Looking at the earlier books he's written, you see his point. All of their themes get a new life in "Hugo Cabret." "The Houdini Box" (1991), which marked his debut as a writer and illustrator, focuses on a boy's infatuation with magic; "The Robot King" (1995) is about a girl who builds mechanical toys and ultimately a robot that triggers fantastical adventures; and "The Boy With a Thousand Faces" (2000) centers on a young protagonist's love of movies - specifically, monster movies - as the jumping-off point for a scary Halloween story.

Immersion in historical research has been another big part of earlier books. With "Words for America," he visited the homes in which Whitman lived, looked at his notebooks and photographic portraits in archives, and read the available biographies on him along with "Leaves of Grass."

Selznick was just as devoted to legwork with subjects like the Victorian-era sculptor Waterhouse Hawkins, who built the first life-size models of dinosaurs, and the African-American opera singer Marian Anderson, who broke the color barrier and is the subject of his images in "When Marian Sang" (2002).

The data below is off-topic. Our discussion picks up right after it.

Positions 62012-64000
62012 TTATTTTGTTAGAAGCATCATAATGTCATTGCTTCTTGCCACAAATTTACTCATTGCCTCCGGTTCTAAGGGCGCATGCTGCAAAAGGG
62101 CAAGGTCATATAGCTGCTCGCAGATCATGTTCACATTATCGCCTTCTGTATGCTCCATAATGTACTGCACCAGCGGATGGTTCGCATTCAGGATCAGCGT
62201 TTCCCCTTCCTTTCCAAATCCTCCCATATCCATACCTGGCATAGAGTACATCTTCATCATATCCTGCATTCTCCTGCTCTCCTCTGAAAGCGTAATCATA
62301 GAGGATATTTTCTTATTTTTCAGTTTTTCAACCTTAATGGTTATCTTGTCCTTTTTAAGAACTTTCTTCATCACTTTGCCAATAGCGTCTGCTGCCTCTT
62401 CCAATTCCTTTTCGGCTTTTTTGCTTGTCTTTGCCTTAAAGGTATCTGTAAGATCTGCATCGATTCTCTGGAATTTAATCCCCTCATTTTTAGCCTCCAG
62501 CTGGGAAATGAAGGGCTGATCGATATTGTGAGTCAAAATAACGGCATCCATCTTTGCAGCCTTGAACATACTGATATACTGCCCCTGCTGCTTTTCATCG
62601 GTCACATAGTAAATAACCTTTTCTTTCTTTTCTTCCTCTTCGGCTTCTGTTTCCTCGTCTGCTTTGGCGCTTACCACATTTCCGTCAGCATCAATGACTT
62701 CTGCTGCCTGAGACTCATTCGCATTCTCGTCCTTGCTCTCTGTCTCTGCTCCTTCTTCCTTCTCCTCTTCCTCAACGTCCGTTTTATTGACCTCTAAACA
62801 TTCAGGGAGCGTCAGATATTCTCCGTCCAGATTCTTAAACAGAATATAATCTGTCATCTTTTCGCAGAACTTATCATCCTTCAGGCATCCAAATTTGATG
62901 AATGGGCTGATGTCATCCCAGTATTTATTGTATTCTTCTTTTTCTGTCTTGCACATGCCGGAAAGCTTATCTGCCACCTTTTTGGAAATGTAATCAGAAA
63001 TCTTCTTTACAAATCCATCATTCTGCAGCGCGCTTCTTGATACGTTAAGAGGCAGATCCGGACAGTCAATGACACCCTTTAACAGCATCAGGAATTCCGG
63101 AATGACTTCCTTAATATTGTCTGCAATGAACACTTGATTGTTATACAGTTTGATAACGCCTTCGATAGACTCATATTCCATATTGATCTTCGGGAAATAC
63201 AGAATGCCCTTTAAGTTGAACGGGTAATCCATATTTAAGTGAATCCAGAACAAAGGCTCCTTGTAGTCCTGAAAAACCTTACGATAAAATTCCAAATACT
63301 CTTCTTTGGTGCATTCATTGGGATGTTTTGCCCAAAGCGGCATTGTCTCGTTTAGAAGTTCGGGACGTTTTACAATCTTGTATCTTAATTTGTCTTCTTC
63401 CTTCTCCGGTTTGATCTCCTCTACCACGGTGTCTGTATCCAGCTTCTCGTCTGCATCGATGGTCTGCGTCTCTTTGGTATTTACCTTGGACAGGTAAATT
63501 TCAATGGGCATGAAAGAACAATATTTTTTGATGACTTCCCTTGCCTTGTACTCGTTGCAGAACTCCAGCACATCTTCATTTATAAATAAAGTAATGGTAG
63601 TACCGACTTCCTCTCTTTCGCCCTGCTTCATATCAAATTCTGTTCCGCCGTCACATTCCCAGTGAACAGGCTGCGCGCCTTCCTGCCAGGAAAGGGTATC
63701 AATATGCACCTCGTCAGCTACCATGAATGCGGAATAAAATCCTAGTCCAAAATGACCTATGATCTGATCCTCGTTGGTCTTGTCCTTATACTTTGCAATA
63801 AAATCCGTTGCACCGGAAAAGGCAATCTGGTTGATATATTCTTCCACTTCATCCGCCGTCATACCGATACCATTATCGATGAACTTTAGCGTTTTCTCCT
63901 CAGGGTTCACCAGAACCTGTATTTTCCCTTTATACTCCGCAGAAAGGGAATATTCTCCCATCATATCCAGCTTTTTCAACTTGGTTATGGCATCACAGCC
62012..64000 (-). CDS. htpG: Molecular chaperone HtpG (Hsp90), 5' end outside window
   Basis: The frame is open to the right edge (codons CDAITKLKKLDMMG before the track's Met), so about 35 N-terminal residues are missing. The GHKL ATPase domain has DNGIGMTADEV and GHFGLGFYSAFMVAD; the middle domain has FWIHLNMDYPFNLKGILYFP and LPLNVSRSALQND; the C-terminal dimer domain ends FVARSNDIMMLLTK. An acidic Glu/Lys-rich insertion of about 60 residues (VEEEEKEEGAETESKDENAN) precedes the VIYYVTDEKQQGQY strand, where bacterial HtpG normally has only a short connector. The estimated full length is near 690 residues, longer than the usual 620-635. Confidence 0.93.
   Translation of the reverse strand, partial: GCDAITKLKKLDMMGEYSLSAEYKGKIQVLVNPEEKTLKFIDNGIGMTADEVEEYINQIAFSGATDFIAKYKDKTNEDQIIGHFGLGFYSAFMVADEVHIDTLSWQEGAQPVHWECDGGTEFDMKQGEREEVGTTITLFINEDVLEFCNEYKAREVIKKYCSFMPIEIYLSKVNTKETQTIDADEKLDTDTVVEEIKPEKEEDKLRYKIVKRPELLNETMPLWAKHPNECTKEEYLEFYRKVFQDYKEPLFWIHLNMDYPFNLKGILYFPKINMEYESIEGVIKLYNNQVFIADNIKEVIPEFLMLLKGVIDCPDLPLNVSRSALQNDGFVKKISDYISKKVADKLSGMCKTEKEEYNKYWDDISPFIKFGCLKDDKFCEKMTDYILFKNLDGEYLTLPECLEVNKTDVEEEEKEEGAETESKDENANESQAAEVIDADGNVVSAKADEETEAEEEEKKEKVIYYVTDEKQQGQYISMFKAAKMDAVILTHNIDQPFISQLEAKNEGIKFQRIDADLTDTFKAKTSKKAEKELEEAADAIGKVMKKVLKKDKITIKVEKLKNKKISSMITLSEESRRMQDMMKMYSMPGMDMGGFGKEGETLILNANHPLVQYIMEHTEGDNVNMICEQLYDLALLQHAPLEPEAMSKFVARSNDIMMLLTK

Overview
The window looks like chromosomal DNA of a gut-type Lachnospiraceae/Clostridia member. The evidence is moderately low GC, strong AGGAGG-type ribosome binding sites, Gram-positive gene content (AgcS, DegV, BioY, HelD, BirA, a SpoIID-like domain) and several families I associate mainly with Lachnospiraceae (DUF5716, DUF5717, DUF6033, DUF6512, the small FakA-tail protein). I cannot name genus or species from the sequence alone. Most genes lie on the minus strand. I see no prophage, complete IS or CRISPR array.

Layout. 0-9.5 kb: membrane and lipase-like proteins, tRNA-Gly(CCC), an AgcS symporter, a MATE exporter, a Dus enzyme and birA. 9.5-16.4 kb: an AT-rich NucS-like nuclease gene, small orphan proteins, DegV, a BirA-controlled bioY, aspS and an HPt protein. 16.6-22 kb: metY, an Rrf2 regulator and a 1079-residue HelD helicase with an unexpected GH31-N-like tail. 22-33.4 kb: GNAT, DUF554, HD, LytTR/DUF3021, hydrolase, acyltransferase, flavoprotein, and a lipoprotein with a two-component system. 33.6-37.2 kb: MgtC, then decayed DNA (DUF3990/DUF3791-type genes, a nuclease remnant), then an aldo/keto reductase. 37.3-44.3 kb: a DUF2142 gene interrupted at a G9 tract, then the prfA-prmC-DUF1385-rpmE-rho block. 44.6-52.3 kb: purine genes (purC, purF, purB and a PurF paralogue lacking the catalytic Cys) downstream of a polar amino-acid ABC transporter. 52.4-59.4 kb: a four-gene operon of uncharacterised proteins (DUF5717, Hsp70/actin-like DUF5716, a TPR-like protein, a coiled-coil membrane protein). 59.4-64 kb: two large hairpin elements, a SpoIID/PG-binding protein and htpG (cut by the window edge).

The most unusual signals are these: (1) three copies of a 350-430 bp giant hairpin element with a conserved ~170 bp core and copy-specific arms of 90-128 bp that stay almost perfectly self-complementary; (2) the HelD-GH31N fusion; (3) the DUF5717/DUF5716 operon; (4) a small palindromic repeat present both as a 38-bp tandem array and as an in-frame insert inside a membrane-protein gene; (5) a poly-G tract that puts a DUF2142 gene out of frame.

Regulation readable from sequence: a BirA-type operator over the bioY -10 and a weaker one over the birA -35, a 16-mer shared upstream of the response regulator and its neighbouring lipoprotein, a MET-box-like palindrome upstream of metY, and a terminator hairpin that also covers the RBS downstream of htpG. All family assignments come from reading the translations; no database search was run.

Though Selznick took three trips to Paris for "Hugo Cabret" and was intent on seeing where Melies lived and worked, another aspect of his preparation seems to have given him the greatest pleasure.

"Part of what's been satisfying for me is all the research on French cinema. I completely fell in love with these movies," says Selznick. And he isn't referring only to silent films, but the bigger sweep of French film history and classics like Jean Renoir's "The Rule of the Game" and Francois Truffaut's "The 400 Blows."

The success of his new book seems to have genuinely surprised him.

The first printing was 100,000 copies and the book is already in a second printing. Before this, his most popular book took 10 years to sell 77,000 copies. "I think I've been a little surprised to learn that kids love carrying around a 550-page book that they can read in about two days. It gives them a sense of accomplishment. Another surprise is that older kids like it, even those who don't like to read. I had originally thought it would appeal mostly to a younger audience, but an eighth-grade boy told me that this is the only book he ever finished and that it's his favorite book. That gave me a great feeling."

Copley News Service